Born Hoagland Howard Carmichael November 22, 1899 in Bloomington, IN, (died December 27, 1981 Rancho Mirage, CA after a heart attack); son of Howard Clyde Carmichael and Lida Mary Robison; married Ruth M. Meinardi in NY, 1936, (divorced 1955); children: Hoagland Bix Jr., born 1938, Randy Bob, born 1940; married Dorothy Wanda McKay in June 20, 1977. Education: Graduated from Indiana University at Bloomington with a bachelor's degree and a law degree.
Most of the popular music composers of the first half of the twentieth century were born into homes of wealthy parents. The State of Indiana produced two of the most prominent composers, Cole Porter, a Yale graduate, whose grandfather had made millions of dollars in the Western timber industry. The other was Hoagland Howard Carmichael, (later nicknamed Hoagy by a college sweetheart), born November 22, 1899 in Bloomington, Indiana, the son of Howard Clyde Carmichael, an itinerant laborer and Lida Mary Robinson. Hoagy's father frequently moved his family around the Midwest in search of steady work, but always returned to Indiana. The elder Carmichael had served in the Spanish American War and was a middle-weight regimental boxing champion and nicknamed "Cyclone." Hoagy's mother helped supplement the family income by playing piano in the local silent movie house, social functions and at university dances. In 1944 she was named the State of Indiana Mother of the Year.
Carmichael learned to play the piano at an early age by his mother and when he was sixteen the family moved to Indianapolis where he further studied with a black ragtime pianist, Reggie Duval. He dropped out of high school in 1915 and worked as a cement mixer on a twelve hour shift. Always fascinated with jazz sounds, he returned to Bloomington in 1919 to complete his high school education and study ragtime composition with Duval.
In 1920, Carmichael entered Indiana University where he earned a bachelor's degree and then a law degree in 1926. It was also here where he formed his own small band calling it Carmichael's Collegians. The band helped him become a campus celebrity. The next several years brought him close to many jazzmen including the legendary cornet player, Bix Beiderbecke, who would remain a close friend and an enormous musical inspiration for many years. His first song to be recorded was "Riverboat Shuffle. It was written in 1922 for Beiderbecke.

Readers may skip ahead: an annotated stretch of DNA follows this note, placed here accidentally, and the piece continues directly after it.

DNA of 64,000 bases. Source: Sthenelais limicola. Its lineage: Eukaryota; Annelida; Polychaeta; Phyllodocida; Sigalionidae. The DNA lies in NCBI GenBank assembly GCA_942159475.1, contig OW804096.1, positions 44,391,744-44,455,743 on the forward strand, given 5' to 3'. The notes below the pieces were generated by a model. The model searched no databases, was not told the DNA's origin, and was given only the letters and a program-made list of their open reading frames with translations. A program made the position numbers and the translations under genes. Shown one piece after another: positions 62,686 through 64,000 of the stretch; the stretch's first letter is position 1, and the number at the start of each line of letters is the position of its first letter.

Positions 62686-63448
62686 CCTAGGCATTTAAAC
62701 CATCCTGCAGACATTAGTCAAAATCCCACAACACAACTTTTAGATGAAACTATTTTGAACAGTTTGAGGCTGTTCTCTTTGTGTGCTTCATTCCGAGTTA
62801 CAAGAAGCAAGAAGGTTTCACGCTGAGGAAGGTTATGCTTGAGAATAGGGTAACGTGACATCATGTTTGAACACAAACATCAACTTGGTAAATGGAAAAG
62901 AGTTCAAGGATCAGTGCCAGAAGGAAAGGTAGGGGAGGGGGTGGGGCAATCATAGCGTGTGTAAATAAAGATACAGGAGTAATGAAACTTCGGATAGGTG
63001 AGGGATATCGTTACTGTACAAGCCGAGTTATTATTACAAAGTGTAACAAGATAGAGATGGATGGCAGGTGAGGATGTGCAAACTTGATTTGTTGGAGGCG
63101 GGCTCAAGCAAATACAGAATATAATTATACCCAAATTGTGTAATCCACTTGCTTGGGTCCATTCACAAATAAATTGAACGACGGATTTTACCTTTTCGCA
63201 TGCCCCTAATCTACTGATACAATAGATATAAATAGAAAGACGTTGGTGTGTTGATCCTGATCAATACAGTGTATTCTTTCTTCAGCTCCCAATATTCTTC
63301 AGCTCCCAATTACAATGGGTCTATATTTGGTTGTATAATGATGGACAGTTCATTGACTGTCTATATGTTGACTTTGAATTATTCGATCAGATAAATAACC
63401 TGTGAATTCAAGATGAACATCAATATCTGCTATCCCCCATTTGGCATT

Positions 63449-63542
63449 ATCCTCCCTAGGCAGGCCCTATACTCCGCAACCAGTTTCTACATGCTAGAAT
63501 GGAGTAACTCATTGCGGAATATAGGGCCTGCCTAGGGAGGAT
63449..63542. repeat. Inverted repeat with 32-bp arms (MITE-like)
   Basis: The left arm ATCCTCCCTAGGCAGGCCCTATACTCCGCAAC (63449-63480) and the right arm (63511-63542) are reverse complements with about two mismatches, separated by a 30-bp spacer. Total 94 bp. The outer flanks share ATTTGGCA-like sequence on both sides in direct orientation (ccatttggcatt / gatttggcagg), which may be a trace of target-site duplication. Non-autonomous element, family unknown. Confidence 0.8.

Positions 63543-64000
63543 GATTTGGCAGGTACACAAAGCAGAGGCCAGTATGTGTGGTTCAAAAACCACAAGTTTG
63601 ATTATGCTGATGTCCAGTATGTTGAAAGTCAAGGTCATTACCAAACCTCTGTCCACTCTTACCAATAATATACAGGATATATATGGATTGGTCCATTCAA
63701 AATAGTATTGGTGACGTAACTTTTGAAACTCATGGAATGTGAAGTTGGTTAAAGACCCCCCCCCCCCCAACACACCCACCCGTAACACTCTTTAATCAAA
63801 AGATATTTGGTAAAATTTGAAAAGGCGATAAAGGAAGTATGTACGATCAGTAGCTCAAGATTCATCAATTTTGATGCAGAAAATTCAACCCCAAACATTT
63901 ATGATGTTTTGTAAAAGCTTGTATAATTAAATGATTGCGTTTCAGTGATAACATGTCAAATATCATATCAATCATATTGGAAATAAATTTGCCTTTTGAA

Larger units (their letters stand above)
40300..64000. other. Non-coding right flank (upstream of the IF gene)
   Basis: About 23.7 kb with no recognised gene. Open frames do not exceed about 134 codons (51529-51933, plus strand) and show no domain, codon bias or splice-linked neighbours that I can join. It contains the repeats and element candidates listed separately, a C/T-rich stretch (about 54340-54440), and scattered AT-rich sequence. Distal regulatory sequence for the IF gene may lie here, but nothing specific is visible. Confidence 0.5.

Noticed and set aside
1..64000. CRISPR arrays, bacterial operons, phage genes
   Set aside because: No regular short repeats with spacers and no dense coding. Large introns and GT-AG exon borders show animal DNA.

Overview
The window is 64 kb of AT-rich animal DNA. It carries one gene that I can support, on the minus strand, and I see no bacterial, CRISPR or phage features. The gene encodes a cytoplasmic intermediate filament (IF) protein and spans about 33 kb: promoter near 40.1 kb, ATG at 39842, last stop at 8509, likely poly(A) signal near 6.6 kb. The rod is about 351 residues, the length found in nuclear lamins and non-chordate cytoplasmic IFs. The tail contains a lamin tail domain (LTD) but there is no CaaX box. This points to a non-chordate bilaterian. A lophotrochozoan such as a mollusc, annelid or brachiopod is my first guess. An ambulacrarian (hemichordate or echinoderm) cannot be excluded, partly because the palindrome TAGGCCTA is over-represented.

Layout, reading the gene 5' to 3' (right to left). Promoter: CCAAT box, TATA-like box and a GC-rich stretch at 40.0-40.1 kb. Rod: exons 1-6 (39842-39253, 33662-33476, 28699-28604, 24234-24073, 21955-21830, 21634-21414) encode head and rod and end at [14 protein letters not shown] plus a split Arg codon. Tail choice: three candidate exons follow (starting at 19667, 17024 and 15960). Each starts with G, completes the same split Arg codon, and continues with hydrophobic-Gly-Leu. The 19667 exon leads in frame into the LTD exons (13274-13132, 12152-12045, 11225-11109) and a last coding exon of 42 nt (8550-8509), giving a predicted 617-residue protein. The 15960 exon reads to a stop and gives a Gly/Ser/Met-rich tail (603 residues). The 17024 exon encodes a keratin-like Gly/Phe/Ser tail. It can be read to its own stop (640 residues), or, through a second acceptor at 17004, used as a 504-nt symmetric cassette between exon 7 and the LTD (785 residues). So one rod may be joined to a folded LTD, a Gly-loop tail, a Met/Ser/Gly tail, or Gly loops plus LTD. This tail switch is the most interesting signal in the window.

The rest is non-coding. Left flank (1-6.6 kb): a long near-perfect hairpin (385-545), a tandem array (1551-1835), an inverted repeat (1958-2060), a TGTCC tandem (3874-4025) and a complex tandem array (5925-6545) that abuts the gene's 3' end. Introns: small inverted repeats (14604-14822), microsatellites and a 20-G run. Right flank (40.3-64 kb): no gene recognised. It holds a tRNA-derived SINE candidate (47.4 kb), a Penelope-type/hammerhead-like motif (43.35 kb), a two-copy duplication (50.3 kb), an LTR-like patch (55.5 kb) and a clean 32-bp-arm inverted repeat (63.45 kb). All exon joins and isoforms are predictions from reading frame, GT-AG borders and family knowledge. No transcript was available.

After graduating from law schoool, he began a long time relationship with the New York music publisher, Mills Music and wrote "Boneyard Shuffle" and "Washboard Blues." By 1927, he had joined the Florida Law Firm of Carmichael and Carmichael--no relation-- in West Palm Beach. While struggling as a young lawyer, he scribbled a song on the front pages of a law book waiting for business. He once remarked that he went to Florida to start a law career because of the real estate boom in those days. "I figured there ought to be work for a good lawyer there because of all that selling and reselling going on," Carmichael recalled in an interview some years later. "There probably was, too--only I wasn't a good lawyer. A note to me was something that belonged on a musical staff."
Carmichael loved music and enjoyed composition and not long after arriving in Florida, Carmichael heard Red Nichol's version of his "Washboard Blues" and concluded he was not suited for the legal profession. He resigned from the firm and returned to Bloomington after unsuccessfully making it on New York's Tin Pan Alley. For the next two years Carmichael performed with Jean Goldkette's band and musician Don Redman learning to read music, as well as continuing to compose with "Stardust" gathering dust. It would later be named the all time favorite song.